[serialposts]As I read through this chapter, I couldn’t help but to revisit my adolescence. Growing up, most gang members I knew and befriended were cool, quite funny, and often even sentimental. Definitely different than the picture you see painted in music videos, on the news, or in violent “street” movies. My friends were hustlers by night and students by day. Most were fatherless, all were extremely protective of me, and some considered themselves religious. I suppose the choice to befriend them came from both my curiosity and my own “daddy issues”.
His heart is a mixed bag of rage and rejection, desiring both belonging and rebellion.
It has always been my deepest pleasure to discover and bring out the softness from within a harsh male. This created some unhealthy relationships and even deeper issues in how I relate to Christ. When I finally saw Him as strong, somewhat argumentative, and a rebel to be reckoned with, then I began to find Him attractive and beneficial to my life. The God of the Old Testament seemed more up my alley. Shot caller, fiery, all powerful, with moments of softness and compassion after being pleaded with… that was my kind of God. I wanted a God played by Bobby De Niro. I wanted to be the wife of a mobster. I wanted to be respected and protected, served and known wherever I went. like I said, “daddy issues”.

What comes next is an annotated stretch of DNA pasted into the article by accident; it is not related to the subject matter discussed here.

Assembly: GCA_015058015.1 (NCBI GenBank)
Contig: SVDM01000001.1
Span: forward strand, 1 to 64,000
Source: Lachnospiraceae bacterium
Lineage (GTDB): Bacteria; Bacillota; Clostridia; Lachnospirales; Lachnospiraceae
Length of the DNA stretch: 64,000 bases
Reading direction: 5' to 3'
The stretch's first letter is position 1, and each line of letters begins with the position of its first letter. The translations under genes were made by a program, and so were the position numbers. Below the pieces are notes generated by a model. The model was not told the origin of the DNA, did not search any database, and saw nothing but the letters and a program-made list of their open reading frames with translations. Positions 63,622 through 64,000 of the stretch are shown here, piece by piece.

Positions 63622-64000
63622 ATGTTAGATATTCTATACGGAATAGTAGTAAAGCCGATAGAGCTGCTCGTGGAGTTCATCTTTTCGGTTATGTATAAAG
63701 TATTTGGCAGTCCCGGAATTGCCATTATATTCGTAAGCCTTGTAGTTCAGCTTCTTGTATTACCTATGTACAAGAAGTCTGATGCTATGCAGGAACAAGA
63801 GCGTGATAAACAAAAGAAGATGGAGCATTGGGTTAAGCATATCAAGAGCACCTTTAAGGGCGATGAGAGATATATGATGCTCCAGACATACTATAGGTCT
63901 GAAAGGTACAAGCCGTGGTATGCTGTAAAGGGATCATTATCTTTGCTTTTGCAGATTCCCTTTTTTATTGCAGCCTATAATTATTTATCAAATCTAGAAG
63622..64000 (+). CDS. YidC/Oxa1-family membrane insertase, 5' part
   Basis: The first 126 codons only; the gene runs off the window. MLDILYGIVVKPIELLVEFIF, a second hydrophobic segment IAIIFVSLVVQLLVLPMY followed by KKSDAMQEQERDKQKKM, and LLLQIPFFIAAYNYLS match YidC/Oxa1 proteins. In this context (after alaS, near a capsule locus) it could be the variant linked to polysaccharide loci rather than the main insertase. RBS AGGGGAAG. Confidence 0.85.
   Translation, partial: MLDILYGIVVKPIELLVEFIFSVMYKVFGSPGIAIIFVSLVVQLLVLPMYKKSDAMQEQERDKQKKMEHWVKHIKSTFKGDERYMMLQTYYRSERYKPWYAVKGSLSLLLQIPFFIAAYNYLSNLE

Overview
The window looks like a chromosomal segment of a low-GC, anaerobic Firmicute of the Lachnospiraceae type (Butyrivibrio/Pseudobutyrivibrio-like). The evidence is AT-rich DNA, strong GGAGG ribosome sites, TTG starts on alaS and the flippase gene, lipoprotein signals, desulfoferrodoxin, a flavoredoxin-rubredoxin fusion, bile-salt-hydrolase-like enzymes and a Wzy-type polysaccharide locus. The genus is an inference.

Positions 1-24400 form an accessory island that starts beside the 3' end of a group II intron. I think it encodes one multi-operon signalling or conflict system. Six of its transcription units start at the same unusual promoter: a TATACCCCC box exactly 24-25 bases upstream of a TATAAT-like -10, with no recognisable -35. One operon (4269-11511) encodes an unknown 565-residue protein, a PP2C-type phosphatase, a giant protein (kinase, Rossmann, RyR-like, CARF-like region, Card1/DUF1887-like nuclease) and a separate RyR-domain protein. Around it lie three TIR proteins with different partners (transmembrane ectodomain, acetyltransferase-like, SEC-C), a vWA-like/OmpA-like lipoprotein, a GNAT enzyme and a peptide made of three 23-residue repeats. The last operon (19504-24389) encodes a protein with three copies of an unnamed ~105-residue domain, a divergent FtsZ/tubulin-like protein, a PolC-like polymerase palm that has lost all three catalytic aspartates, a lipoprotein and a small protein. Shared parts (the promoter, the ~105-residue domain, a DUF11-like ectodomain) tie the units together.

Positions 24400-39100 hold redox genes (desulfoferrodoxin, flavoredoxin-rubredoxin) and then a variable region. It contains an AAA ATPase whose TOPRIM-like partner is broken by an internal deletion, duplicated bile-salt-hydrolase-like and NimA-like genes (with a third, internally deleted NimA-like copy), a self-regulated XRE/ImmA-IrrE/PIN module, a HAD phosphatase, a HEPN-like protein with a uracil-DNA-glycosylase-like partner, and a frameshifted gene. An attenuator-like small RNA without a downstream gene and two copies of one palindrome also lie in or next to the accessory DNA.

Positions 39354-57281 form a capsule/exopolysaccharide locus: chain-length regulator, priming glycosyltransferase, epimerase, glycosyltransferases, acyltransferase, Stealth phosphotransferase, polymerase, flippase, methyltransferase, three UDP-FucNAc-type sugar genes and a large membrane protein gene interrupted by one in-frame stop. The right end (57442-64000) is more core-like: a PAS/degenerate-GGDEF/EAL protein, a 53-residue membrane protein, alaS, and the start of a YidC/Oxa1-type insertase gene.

A fatherless boy looks to anyone who will accept him and be proud of him. The boy continually seeks validation as a man.
But these boys, endeavoring to prove themselves as men, weren’t so different from me. They desired the tightness and security of family. They wanted to be known and respected. In Chazz Palminteri’s A Bronx Tale, the neighborhood boss, Sonny was asked “Would you rather be feared or loved?” His answer echos the heart of the fatherless gang … “I’d rather be feared, because fear lasts longer than love.” The complexity of this particular gangster story is definitely different than most. A good father is present. A good father is fighting for the attention, love and respect of his son. The neighborhood is shouting “the working man is a sucker!” The neighborhood is telling him that his father is a sucker.
I had a father, an imperfect but good God-fearing father. Throughout my life, I’ve felt the fight of my heavenly father for my attention, my love, and my respect. He’s fought with His goodness, His patience, His compassion, and His unmatchable strength. There was a season in my life when I wondered if Jesus was a sucker. Many of my friends also wondered the same thing and having not known Him, most concluded that He was.
“…Our intense resentment of fathers is less a result of his presence than of his absence. We abhor him in part because we do not know him.” David Blankenhorn